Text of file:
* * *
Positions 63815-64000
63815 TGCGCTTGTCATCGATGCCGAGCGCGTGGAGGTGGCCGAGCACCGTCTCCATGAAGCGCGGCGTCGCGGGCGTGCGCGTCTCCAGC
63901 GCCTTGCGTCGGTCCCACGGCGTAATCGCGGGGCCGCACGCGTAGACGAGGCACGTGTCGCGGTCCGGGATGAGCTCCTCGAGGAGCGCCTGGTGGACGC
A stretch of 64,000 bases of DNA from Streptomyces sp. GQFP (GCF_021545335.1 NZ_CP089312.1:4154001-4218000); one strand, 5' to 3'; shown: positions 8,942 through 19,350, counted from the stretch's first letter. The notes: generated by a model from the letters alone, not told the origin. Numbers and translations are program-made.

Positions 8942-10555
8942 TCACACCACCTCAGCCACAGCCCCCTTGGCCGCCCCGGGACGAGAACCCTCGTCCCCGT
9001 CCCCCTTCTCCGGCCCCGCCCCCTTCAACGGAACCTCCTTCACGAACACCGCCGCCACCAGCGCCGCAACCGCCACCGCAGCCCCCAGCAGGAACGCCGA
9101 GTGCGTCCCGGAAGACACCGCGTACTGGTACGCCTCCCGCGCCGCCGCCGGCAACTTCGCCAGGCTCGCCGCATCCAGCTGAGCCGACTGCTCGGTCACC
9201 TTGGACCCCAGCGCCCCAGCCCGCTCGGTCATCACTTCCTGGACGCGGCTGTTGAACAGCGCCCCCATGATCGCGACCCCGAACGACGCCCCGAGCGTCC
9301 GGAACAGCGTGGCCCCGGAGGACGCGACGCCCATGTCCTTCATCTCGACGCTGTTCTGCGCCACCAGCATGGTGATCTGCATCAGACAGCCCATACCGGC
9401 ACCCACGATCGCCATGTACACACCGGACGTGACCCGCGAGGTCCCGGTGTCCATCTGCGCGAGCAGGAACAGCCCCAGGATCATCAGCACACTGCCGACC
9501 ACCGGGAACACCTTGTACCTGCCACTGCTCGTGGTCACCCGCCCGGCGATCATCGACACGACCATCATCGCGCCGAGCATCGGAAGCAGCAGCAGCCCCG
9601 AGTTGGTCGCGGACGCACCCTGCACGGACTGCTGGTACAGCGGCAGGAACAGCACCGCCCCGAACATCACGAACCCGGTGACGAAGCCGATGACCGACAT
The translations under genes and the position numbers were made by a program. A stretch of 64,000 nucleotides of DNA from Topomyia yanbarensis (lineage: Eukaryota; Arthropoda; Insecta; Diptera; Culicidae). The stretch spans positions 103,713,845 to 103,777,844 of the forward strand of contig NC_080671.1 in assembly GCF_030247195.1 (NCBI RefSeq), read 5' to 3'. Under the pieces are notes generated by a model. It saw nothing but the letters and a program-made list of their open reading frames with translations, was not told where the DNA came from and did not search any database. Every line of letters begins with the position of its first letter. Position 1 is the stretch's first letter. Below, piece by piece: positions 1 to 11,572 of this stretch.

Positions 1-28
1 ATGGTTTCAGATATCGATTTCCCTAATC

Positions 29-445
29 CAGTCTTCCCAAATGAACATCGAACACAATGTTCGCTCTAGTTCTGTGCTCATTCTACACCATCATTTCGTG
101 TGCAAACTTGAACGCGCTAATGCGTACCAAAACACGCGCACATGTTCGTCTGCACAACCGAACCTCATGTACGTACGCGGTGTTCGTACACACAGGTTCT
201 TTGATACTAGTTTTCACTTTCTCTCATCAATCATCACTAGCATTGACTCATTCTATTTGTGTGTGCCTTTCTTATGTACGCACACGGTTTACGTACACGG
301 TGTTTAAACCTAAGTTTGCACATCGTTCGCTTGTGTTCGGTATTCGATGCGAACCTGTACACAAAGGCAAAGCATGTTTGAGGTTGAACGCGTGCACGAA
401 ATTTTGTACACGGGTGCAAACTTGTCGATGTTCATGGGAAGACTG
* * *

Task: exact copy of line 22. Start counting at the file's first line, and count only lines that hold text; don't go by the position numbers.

401 ATTTTGTACACGGGTGCAAACTTGTCGATGTTCATGGGAAGACTG